I’m going to fess up to one of my bug bears. It really irritates me when a service leader announces that such and such a person is “now going to come and explain the Bible passage.” Please can we get out of the habit of doing this.
First of all, it gets the idea into our church culture that the Bible is all really complicated to understand, that the Bible authors weren’t very good writers and so we need a clever person to come and help it make sense to all us. Secondly, it gives the impression that preaching is essentially an educational activity, that we are in a lecture hall/classroom ready for a lecture with interesting knowledge to absorb.
Now, this isn’t to say that every Bible passage is uniformly easy to understand or that everyone will be able to grasp it to the same degree at the same time. Some Bible passages handle complex subject matter, for example we were recently studying Mark 13 recently which seems to bounce backwards and forwards between speaking about events that happened within the lifetime of Jesus’ followers and events that are still yet to happen. Some Bible passages draw on genres, vocabulary and cultural knowledge that are less familiar to modern ears. For example, even to really grasp what is going on at the Last Supper requires an immersion in Jewish history, beliefs and culture.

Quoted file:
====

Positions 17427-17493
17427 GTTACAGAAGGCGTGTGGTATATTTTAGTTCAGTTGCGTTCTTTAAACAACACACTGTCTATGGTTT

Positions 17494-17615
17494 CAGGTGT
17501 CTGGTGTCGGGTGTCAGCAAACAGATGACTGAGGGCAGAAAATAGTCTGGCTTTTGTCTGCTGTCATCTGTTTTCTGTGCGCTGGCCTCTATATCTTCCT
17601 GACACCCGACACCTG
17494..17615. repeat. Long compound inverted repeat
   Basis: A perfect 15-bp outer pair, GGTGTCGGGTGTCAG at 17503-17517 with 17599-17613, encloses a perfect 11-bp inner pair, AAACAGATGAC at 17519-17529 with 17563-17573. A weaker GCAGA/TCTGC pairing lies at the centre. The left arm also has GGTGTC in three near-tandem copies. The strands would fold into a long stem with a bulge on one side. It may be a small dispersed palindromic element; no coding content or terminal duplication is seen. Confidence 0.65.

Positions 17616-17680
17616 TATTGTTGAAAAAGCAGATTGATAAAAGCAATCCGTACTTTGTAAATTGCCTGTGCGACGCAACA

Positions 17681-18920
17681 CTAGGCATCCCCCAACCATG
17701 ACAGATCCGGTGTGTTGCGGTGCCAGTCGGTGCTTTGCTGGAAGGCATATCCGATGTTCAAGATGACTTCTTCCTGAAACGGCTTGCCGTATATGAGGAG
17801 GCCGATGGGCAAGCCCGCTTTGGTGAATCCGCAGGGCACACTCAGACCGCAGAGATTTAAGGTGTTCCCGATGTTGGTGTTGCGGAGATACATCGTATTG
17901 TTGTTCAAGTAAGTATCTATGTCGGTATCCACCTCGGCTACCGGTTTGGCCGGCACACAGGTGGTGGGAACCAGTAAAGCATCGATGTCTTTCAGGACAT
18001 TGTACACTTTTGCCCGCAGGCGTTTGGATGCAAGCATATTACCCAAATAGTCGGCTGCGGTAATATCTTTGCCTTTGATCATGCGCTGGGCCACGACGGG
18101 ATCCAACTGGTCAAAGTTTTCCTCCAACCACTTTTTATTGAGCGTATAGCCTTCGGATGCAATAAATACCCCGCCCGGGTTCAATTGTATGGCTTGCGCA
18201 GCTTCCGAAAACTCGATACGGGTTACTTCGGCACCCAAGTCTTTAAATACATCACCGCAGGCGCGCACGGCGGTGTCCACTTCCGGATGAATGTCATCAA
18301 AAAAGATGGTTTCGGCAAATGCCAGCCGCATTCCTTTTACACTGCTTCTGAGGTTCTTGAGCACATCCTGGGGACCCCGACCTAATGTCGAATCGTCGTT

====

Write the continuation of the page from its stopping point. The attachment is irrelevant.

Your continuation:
However, this does not mean that the writers were unclear in their communication and need a clever person to help them out by explaining what they were trying to say to the congregation. If there are any constraints on our understanding, they arise out of our own frailties and limitations. Secondly, whilst it probably makes sense for a preacher to explain any bits people might struggle with for speed and efficiency, this isn’t ultimately necessary for the preacher. The reality is that most of us could, if we so chose do a little bit of investigation for ourselves. A lot of the clues as to what the harder bits mean are found in the text itself or its surrounding context.
Thirdly, I would push things a little further and say that if someone went home from church and you as a preacher hadn’t explained everything to everyone’s satisfaction, this wouldn’t mean they had failed. It is possible to go home from church still wrestling with the text, still awaiting further light on it and so knowing you are going home with some homework to do. This doesn’t mean the preacher has failed. It simply means that there is more work for you as the hearer still to do. And that may well be a good thing.
Fourthly, I think it distracts from the true job of the preacher. The preacher’s job is to help the congregation hear God’s Word and to apply what God is saying to the congregation (both as corporate body and as individual believers). So, the preacher’s job is to read the text, listening carefully to what it is that God is specifically saying and then to help expose that for the hearers so that God’s Word cuts to the heart bringing change, causing the hearers to respond in faith and worship.
So, when the preacher gets up to speak, can we think of better ways to introduce them?